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Chinese Aviation Could Quadruple Emissions by 2050

An Air China 777 sits on the ramp at Houston Intercontinental Airport (Photo: AirlineGeeks | Mateen Kontoravdis)

As time passes to prevent the earth’s average temperature from rising to potentially-catastrophic levels permanently, airlines are under increasing pressure to reduce their emissions. Airlines have had varying responses to this. JetBlue will go carbon neutral this year, following easyJet’s precedent. Other major airlines have revealed plans to reduce their emissions by a set date.

Chinese airlines may be on the wrong path in the coming years. CarbonBrief reports that China’s aviation market could quadruple its emissions by 2050.

China’s aviation industry has grown from virtually nonexistent in the 20th century to being the world’s second-largest by 2005. In 2019, Chinese flights emitted 95 million tonnes of CO2, accounting for 13 percent of global aviation emissions. The only sector to emit more carbon was the U.S., which is also the only aviation market larger than China’s. China could easily surpass the US in emissions in the 2020s, as its market is projected to become the world’s largest in 2029.

“China’s growth is likely to be higher than the global average. The air transport markets in Europe and North America are relatively mature and are forecast to grow at around 4 percent per annum,” said Tim Johnson, a representative of the Aviation Environment Federation.

“China…has been averaging 13% per annum growth for the last couple of decades and future projections for the Asia-Pacific market show that 7-8% per annum is likely.”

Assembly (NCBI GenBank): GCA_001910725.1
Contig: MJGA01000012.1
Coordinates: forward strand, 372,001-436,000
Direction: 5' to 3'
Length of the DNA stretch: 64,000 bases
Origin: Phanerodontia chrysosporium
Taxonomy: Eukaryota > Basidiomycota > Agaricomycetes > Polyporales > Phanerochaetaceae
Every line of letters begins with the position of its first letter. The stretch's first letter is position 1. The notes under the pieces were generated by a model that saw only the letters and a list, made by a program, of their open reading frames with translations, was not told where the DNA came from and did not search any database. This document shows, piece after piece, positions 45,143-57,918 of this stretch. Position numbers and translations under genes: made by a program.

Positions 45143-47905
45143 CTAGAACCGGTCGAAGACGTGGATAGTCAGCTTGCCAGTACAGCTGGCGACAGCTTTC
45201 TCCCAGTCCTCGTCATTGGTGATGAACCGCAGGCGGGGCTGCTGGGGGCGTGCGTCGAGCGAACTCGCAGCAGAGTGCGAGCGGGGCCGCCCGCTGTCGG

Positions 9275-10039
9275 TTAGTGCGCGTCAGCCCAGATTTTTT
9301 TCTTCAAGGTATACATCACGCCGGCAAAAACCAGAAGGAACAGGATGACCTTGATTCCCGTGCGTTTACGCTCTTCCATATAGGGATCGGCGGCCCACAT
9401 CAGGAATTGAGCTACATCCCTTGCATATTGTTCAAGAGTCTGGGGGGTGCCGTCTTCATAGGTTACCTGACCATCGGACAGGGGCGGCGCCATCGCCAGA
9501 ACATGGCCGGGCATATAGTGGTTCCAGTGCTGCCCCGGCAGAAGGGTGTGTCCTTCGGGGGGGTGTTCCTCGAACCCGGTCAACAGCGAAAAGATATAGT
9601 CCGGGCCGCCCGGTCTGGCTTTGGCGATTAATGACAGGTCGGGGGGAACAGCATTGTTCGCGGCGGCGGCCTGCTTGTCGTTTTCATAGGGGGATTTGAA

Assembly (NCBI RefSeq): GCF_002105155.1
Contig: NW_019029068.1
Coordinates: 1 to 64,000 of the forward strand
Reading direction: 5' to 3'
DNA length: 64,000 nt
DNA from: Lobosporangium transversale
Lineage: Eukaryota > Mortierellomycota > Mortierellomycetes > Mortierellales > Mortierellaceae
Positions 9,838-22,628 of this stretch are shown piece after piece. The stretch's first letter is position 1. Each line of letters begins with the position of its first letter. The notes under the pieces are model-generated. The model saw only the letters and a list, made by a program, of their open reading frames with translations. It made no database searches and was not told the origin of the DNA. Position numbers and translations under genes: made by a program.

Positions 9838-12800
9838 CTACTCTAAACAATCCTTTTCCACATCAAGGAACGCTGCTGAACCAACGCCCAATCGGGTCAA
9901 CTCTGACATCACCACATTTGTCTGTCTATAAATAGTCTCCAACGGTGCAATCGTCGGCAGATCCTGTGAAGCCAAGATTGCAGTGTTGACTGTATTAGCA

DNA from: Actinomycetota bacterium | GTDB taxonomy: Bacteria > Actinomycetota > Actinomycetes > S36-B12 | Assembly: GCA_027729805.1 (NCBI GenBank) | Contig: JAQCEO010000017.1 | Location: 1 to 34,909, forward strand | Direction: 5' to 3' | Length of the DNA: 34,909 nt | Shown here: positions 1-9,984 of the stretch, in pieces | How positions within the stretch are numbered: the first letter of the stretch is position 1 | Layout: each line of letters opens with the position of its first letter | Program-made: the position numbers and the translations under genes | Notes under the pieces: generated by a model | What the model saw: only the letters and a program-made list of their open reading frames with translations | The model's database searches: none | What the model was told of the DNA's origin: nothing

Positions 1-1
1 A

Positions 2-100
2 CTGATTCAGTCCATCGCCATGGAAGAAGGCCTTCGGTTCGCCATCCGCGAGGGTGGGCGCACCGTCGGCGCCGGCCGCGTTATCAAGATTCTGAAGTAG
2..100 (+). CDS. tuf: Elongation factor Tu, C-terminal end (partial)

“The rapid increase in [China’s] air transport is expected to continue, which poses critical challenges to this industry in terms of reducing carbon emissions,” said Jinglei Yu, the lead author of a study published in the Energy Policy journal.

Jinglei’s study created a model to forecast China’s long-term emissions considering the growth rate of distances being traveled and fuel consumption, including the rise of biofuels. The model assumes that aviation demand in China will continue rising. Disregarding biofuels and assuming that demand rises and distance traveled and fuel efficiency remains constant, the study calculated that emissions will rise to 456 million tonnes of CO2, about 3.5 times higher than 2020’s projected emissions. In a scenario where average distance traveled continues rising, emissions quadruple to 516 million tonnes of CO2 by 2050.

The study also considered scenarios in which biofuel replacement reaches up to 50 percent. In a scenario where biofuel replacement is 25 percent, emissions will only reach 310 million tonnes of CO2 per year; with 50 percent biofuel substitution, this figure falls even lower to 208 million tonnes of CO2.

China’s aviation emissions are, per capita, relatively low. Airlines only emitted 0.09 tonnes of CO2 per capita compared with 0.57 tonnes per capita in the U.S. and 0.86 in the U.K. That does not mean that they are exempt from keeping their emissions in check, for their population, the world’s largest, keeps their per-capita emissions deceptively low.

China has the potential to create one of the most efficient aviation markets of a country. The country’s per capita wealth has been steadily growing, making more wealth available to invest in environmentally friendly resources and programs.

As China strives to become a global social and economic leader, it is in their best interest to create precedents that will lead the world toward increased efficiency and even carbon neutrality. The country already has below-average per-capita emissions, and investing in effective environmental policy will help them remain global environmental leaders.

John McDermott


  • John McDermott

    John McDermott is a student at Northwestern University. He is also a student pilot with hopes of flying for the airlines. A self-proclaimed "avgeek," John will rave about aviation at length to whoever will listen, and he is keen to call out any airplane he sees, whether or not anyone around him cares about flying at all. John previously worked as a Journalist and Editor-In-Chief at Aeronautics Online Aviation News and Media. In his spare time, John enjoys running, photography, and watching planes approach Chicago O'Hare from over Lake Michigan.

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